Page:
Directed by Sally Cookson, the aim was to produce a play that is “wild, wonderful and thrilling” and it’s not a spoiler to tell you that as far as I’m concerned Jane Eyre achieves that and more.
The production was amazing, the set, the music, the singing, Pilot’s tail, the dresses hanging from the rafters, all of it came together to create a cohesive slice of theatre that was literally exhilarating.
This is the reason I want to go and see plays, when it’s entertaining, exciting visually interesting, moving, funny and really imaginative. I can’t think of anything I didn’t like about it.
When the play opened, with Jane Eyre squalling, people dashing about and a band pumping out tunes, I was a bit worried, to be honest, that it was going to be a musical. Not that musicals are bad just…Rochester singing? I couldn’t imagine it being anything other than a festival of cringe. It’s not a musical, although there is music, and singing, and even kind of dancing, but it works. So much in this production that I would never have imagined would work actually knitted together perfectly.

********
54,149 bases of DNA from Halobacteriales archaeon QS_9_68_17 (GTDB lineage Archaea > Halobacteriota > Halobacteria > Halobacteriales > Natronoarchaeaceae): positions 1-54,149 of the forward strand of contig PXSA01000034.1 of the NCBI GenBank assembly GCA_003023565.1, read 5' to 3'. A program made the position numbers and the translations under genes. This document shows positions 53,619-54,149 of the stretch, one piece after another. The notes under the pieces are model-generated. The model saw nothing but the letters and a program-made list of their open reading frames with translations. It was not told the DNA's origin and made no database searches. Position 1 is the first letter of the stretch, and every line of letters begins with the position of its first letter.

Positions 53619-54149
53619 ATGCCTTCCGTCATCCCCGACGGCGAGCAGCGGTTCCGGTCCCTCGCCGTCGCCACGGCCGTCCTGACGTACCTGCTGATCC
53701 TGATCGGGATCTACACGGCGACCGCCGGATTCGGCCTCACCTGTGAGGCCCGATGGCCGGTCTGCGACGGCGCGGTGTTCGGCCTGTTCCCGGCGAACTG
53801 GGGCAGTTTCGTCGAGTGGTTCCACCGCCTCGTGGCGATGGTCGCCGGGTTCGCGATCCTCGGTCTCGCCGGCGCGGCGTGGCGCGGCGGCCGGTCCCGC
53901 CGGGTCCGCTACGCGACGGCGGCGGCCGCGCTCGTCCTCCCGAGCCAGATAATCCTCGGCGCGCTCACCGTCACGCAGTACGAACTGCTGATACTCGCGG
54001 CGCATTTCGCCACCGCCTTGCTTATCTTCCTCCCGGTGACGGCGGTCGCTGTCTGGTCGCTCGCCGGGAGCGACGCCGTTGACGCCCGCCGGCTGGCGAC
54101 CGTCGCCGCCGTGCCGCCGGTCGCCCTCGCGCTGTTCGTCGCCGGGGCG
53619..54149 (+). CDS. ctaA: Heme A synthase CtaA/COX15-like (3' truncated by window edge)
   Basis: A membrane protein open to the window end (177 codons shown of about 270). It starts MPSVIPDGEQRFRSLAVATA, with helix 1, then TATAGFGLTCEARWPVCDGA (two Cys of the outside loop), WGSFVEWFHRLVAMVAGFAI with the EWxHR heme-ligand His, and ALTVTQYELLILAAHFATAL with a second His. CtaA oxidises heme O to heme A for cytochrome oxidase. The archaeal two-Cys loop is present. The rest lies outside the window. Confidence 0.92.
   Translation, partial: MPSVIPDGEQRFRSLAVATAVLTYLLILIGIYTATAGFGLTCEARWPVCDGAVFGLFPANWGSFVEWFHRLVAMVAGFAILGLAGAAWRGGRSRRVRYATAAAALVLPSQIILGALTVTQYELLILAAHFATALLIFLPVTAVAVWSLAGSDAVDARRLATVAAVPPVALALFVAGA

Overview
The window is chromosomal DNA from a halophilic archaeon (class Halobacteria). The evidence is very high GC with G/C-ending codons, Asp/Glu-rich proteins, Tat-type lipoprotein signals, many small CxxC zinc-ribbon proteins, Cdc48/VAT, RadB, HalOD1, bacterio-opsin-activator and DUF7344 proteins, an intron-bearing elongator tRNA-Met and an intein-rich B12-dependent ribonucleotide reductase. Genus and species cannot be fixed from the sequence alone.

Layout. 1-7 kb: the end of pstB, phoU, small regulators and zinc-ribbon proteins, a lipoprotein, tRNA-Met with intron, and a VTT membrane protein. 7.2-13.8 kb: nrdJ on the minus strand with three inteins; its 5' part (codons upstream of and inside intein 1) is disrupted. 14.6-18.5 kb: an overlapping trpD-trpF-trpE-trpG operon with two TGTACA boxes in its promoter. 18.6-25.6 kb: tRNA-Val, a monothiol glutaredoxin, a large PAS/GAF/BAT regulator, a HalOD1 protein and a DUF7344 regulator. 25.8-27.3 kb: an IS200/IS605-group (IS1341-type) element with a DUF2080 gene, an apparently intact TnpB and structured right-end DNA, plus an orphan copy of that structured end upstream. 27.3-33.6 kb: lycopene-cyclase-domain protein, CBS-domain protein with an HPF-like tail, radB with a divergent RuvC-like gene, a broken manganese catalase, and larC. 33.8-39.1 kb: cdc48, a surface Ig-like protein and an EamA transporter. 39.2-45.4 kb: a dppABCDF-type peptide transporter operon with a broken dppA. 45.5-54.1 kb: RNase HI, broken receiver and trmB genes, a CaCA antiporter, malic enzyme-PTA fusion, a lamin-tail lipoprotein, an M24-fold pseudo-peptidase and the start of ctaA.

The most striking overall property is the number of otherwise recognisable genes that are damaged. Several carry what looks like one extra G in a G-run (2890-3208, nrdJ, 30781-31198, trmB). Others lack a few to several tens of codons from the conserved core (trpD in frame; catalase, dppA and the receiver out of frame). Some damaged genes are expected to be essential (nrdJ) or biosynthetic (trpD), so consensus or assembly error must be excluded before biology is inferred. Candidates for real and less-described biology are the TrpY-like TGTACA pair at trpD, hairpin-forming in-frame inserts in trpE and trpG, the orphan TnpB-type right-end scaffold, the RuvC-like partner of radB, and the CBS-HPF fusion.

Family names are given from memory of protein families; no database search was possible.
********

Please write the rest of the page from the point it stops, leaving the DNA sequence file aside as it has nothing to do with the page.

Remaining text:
I don’t want to say too much about the staging because I want you to see it and enjoy it for yourself, with no idea what’s going to happen. I’ve read Jane Eyre at least four times but even so I was surprised by the play and it presented different elements of the story I’ve never considered before. If you’re only going to see one play ever, well that would be a shame but this would be totally worth it.
On the way out, I heard one guy comment that it reminded him of an ITV drama. Yeah. I restrained myself from slapping him upside his head; I didn’t hear the whole conversation so perhaps they went on to say something less idiotic and violence is not a cure for stupid anyway. I think most of us can recognise the massive debt that Catherine Cookson owes to Charlotte Brontë, right?
It’s not just a cliché to say I laughed, I cried, it’s also the truth. I’d never thought of Jane Eyre as a small shouty Northerner, but obviously she would have been and it just made me love her more. When she shouts at Rochester that she’s a human being, you feel not only her passion but the collective cry of the oppressed and stepped upon, from the time the novel was written but also right now.
Jane Eyre was wild, thrilling theatre, stamping its feet and demanding to be heard, from 1847 to 2017. Ignore Jane Eyre at your peril. Seriously, if you miss it you’ll regret it.
Reader, I loved it.
Jane Eyre is at the Rep until 16 September. Tickets are £15.